The characters, however, are what keep you coming back. I love that we get to see Bosch interacting more with his half-brother, Haller. And there are some great scenes with Bosch and Maddie, his daughter, including one involving "FOMO" that is just priceless. As Bosch ages, each book seems to have more poignant moments tucked in between mysteries and bad guys. It's Ballard pushing the limits now, and Bosch reminding her to sleep.

Definitely a gripping read even as we have to grapple with the fact that our beloved Bosch is getting older. The ending gave me some hope, though, and I hope Bosch and Ballard are around for quite some time. 4+ stars.

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Monday, November 18, 2019

They keep me thinking that we almost had it all: TWENTY-ONE TRUTHS ABOUT LOVE.

Twenty-one Truths About LoveTwenty-one Truths About Love by Matthew Dicks

My rating: 2 of 5 stars

Dan Mayrock is an obsessive list maker who has quit his job as a teacher and opened a bookstore. But now he's in financial trouble and afraid to tell his wife, Jill. Jill was previously married and Dan feels he can never quite live up to Jill's late husband. And then, Jill gets pregnant. Now Dan feels even more pressure to be the best he can be for Jill.

The shtick of this book is that it's told entirely in list form. No dialogue, no narrative, nothing. Just lists. It did wear a little thin at times, but it was an interesting way to learn about someone's life. You learn about Dan's finances, feelings, and amazingly, a lot about his past.

For me, what really got me about this book is that I just couldn't warm to Dan. I think most people find this book heartwarming and cute, but I found him--and it--annoying and whiny. He doesn't want to tell his wife about his financial problems with the store, so he concocts some ridiculous scheme to "help" the family instead. It was just too much for me. Man up, tell your wife, and take responsibility for your actions. I didn't find it cute, and if I was his wife, I would have kicked him to the curb.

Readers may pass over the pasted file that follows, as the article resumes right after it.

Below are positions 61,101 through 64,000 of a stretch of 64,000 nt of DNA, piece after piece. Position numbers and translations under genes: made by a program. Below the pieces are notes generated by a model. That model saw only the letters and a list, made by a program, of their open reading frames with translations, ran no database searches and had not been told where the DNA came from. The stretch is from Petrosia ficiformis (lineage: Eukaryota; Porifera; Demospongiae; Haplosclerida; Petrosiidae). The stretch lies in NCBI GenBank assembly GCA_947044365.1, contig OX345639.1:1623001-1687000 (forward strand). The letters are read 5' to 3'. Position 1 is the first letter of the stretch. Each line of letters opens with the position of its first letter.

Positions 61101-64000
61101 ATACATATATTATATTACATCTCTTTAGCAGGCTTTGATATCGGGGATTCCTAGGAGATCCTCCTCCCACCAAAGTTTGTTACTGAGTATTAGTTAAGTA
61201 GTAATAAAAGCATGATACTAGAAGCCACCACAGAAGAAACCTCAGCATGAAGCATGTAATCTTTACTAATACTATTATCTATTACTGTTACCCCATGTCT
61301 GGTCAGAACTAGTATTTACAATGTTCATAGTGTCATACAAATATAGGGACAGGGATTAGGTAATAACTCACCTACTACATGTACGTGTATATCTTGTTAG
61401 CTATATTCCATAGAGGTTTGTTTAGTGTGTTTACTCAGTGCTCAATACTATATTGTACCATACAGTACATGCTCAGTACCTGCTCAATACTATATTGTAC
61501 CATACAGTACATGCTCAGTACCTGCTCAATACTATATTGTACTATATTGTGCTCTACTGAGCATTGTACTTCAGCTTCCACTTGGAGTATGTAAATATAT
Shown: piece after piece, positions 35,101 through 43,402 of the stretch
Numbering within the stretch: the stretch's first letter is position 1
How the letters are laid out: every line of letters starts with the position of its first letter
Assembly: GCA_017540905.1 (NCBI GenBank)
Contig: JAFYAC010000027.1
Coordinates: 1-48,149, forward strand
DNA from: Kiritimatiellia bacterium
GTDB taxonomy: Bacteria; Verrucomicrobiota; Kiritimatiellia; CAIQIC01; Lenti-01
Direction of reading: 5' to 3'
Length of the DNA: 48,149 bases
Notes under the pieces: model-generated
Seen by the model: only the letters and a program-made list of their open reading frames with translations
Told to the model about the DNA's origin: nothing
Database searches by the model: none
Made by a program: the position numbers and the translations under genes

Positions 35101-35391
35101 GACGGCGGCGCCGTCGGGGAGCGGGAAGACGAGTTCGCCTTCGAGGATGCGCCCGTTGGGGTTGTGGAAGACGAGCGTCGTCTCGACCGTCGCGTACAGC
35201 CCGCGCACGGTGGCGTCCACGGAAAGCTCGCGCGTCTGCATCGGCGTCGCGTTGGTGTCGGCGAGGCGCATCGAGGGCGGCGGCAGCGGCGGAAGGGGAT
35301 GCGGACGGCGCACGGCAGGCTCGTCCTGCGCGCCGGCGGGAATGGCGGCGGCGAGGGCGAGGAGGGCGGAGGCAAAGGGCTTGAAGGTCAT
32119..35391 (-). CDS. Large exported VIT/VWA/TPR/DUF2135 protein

It's a shame, because a lot of the book was filled with really funny and spot-on observations about life. I especially loved Dan's ruminations on teaching and meetings. They were incredibly true to life. There are a lot of humorous and touching moments in this book, but I could never really push past the fact that he was a spineless liar.

"'Let's start off with an icebreaker' are words no human being has ever wanted to hear."

Overall, I enjoyed pieces of this book, but found myself skimming others. I liked the idea of it, but could never warm to Dan and since the whole book was his lists and life, it was hard to enjoy without liking him. I need a book from the POV of his older Bingo buddy, Bill. Now he was a cool dude.

I received a copy of this book from St. Martin's Press and Netgalley in return for an unbiased review; it is available everywhere as of 11/19/2019.

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Wednesday, November 13, 2019